Each hour-long program is introduced by Award-winning actress and The Cosby Show co-star Phylicia Rashad.  Future plans call for distributing the series nationally and encouraging other public broadcasting stations to contribute stories of their own regions' "Uncrowned Queens."

Lorna C. Hill, a playwright, actor and founder of Buffalo's Ujima Theater Company produced the series for WNED Radio, with WNED's Stratton Rawson serving as the Executive Producer.  Dr. Peggy Brooks-Bertram, Ph.D., and Dr. Barbara A. Seals Nevergold, Ph.D. of the Uncrowned Queens Institute served as Consulting Producers.  The project is funded by the Corporation for Public Broadcasting, with support from BlueCross BlueShield of Western New York and Rich Products.

In a unique partnership with Regent Broadcasting of Buffalo, WNED is offering special abbreviated editions of "Uncrowned Queens" to air on WBLK 93.7 FM (a commercial radio station) on Sundays at 8:30 am.  The goal of the of the half hour broadcasts is to reach a audience that does not listen regularly to public radio.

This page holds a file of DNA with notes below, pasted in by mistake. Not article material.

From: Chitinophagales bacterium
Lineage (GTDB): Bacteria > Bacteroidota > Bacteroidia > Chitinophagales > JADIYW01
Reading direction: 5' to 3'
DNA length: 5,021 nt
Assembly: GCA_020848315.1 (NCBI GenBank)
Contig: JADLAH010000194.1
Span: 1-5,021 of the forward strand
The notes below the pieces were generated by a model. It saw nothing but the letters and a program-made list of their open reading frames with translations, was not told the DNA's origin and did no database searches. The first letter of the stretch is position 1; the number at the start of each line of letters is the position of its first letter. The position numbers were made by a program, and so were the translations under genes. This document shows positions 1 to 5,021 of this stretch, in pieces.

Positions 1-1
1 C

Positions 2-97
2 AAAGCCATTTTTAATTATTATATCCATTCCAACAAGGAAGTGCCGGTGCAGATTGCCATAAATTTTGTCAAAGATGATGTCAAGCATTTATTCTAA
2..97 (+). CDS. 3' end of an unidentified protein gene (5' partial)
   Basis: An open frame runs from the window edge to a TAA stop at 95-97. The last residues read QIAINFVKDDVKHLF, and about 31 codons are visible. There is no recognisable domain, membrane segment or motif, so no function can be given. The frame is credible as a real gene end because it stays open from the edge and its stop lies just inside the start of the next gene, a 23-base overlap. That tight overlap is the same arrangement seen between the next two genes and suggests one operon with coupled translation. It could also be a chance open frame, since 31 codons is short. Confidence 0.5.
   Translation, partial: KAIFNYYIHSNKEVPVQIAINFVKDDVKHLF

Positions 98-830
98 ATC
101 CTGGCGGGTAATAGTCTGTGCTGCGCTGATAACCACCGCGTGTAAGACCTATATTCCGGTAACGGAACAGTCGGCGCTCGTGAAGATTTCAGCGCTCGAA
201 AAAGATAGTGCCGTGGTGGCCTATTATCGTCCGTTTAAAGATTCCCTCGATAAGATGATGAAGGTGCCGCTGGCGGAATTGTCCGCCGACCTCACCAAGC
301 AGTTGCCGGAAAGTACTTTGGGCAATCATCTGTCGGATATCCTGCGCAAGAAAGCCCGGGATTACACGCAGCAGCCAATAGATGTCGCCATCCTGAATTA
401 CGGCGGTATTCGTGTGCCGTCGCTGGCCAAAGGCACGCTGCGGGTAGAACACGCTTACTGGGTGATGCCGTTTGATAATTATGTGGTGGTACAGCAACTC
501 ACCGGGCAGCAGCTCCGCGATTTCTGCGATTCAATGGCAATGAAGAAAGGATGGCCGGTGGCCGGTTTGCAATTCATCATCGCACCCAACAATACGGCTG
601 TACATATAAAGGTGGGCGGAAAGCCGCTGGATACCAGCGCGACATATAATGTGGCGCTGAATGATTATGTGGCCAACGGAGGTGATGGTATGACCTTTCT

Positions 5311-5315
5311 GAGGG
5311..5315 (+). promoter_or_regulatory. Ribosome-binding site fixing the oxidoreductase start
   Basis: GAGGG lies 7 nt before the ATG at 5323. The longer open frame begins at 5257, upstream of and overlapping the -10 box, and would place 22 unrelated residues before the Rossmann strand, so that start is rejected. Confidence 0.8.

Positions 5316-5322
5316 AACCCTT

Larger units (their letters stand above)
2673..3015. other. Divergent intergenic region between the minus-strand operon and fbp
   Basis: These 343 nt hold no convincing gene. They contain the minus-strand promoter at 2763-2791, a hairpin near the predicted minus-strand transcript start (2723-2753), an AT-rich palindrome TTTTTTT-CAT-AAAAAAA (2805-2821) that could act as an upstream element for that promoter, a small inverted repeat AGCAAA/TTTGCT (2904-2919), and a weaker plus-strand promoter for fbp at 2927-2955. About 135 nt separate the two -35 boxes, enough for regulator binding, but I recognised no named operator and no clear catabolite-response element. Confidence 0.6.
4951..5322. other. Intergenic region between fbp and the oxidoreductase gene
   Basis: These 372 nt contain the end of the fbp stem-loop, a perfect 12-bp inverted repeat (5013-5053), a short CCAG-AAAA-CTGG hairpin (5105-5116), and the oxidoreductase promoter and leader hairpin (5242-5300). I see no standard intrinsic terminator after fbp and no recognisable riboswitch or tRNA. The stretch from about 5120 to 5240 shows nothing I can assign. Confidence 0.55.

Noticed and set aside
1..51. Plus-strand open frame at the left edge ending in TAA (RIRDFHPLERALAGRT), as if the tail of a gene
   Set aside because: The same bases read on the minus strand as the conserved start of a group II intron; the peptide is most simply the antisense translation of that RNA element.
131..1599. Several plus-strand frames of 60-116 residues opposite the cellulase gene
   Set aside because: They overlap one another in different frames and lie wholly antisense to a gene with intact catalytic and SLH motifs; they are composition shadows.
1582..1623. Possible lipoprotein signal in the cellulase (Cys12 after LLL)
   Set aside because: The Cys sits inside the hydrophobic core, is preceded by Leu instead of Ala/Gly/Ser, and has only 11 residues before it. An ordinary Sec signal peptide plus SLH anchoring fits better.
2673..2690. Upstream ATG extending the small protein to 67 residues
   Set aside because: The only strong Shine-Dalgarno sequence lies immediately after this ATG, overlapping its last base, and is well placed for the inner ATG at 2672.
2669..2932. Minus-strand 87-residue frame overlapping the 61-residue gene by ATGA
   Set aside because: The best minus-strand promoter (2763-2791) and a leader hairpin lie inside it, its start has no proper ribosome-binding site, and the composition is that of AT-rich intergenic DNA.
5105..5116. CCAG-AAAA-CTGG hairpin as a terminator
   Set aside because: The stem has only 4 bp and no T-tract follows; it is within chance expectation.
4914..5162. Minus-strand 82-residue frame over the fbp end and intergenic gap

For more information about the Uncrowned Queens Institute, visit their web site:

http://wings.buffalo.edu/uncrownedqueens/index.html
"Come Fairies, take me out of this dull world for I would ride with you upon the wind and dance upon the mountains like a flame."      W.B. Yeats



Word Faery

Offline A-FRIEND

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Re: Black History
« Reply #429 on: November 05, 2008, 05:51 AM »
Great link again WordFaery. I'll use some of that information in the thread.
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Offline A-FRIEND

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Re: Black History
« Reply #430 on: November 05, 2008, 06:34 AM »
Yup T7L Nov 4 2008, a day of monumental history.
America stands a little taller on so many different levels today. Race baiting and red baiting politics have been repudiated. The politics of lies and smears from such hate hags as Limbaugh, Hannity, ORilely, just to name a few, repudiated. Joe the plumber who was not only a fraud, but dumber than a rock, repudiated. A new era has dawned where people want to decide their elections based on issues rather than fall for the okey-doke and bamboozling from the right.